Valentine cut in. His voice was soothing. “Jace, I had thought to spare you. I thought a story of a mother who died would hurt you less than the story of a mother who abandoned you before your first birthday.”
Jace’s slim fingers tightened convulsively around the glass’s stem. Clary thought for a moment that it might shatter. “My mother is alive?”
“She is,” said Valentine. “Alive, and asleep in one of the downstairs rooms at this very moment. Yes,” he said, cutting off Jace before he could speak, “Jocelyn is your mother, Jonathan. And Clary—Clary is your sister.”
Jace jerked his hand back. The wineglass tipped, spilling frothing scarlet liquid across the white tablecloth.
“Jonathan,” said Valentine.
Jace had gone an awful color, a sort of greenish white. “That’s not true,” he said. “There’s been a mistake. It couldn’t possibly be true.”
Valentine looked steadily at his son. “A cause for rejoicing,” he said in a low, contemplative voice, “I would have thought. Yesterday you were an orphan, Jonathan. And now a father, a mother, a sister, you never knew you had.”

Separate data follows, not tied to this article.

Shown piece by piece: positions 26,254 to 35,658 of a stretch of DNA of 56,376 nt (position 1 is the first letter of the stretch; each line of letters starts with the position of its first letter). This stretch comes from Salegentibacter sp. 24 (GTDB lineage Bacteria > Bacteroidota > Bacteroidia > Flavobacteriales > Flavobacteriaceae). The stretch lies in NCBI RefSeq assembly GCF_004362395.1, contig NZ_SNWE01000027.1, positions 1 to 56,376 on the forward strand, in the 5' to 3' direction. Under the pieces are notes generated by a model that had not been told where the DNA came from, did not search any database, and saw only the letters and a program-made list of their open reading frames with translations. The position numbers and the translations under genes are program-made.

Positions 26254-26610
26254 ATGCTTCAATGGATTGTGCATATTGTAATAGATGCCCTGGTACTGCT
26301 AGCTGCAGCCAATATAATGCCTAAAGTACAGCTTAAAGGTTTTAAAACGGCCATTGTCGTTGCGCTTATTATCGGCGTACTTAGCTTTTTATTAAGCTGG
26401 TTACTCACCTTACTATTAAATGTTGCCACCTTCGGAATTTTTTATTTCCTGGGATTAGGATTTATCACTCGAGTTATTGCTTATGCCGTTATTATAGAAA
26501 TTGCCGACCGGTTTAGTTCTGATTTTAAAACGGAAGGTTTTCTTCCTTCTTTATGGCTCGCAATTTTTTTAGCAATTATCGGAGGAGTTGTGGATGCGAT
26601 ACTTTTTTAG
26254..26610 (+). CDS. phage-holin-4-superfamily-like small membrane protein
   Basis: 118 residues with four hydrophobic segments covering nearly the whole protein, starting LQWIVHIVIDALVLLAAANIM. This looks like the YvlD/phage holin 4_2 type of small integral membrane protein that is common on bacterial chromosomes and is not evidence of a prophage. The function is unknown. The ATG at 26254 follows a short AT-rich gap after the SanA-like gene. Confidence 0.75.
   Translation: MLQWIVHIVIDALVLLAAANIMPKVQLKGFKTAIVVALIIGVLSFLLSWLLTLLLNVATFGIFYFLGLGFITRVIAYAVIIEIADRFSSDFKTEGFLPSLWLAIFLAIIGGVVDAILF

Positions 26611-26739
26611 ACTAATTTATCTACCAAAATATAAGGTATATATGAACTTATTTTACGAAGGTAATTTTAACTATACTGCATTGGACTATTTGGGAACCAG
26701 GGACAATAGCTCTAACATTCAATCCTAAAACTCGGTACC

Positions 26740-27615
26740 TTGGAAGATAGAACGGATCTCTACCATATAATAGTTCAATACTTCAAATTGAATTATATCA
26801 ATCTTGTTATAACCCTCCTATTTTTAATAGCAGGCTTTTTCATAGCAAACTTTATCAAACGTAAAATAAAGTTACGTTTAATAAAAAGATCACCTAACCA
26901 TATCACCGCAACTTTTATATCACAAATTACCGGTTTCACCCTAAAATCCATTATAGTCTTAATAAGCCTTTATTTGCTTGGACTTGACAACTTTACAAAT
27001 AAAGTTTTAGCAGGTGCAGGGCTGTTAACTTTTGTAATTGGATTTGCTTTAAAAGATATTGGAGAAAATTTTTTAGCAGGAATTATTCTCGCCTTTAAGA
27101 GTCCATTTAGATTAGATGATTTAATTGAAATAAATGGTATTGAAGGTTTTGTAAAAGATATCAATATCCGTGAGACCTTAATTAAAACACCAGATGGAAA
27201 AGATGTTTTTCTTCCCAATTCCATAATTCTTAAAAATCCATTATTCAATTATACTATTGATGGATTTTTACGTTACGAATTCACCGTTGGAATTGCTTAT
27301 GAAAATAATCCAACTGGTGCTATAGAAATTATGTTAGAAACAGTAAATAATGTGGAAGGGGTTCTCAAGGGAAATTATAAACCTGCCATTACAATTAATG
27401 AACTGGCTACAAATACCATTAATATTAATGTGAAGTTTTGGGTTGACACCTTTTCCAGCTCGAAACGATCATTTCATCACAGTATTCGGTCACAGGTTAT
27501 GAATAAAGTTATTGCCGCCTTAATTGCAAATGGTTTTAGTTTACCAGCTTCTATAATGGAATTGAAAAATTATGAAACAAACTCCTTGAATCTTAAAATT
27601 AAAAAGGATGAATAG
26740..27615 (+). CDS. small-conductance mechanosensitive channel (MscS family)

“It isn’t possible,” said Jace again. “Clary isn’t my sister. If she were …”
“Then what?” Valentine said.
Jace did not reply, but his sick look of nauseous horror was enough for Clary. Stumbling a little, she came around the table and knelt beside his chair, reaching for his hand. “Jace—”
He jerked away from her, his fingers knotting in the sodden tablecloth. “Don’t.”
Hatred for Valentine burned in her throat like unshed tears. He had held back, and by not saying what he knew—that she was his daughter—made her complicit in his silence. And now, having dropped the truth on them with the weight of a crushing boulder, he sat back to watch the results with a cool consideration. How could Jace not see how hateful he was?
“Tell me it’s not true,” Jace said, staring at the tablecloth.
Clary swallowed against the burning in her throat. “I can’t do that.”
Valentine sounded as if he were smiling. “So you admit now that I’ve been telling the truth all this time?”
“No,” she shot back without looking at him. “You’re telling lies with a little bit of the truth mixed in, is all.”
“This grows tiresome,” said Valentine. “If you want to hear the truth, Clarissa, this is the truth. You have heard stories of the Uprising and so you think I am a villain. Is that correct?”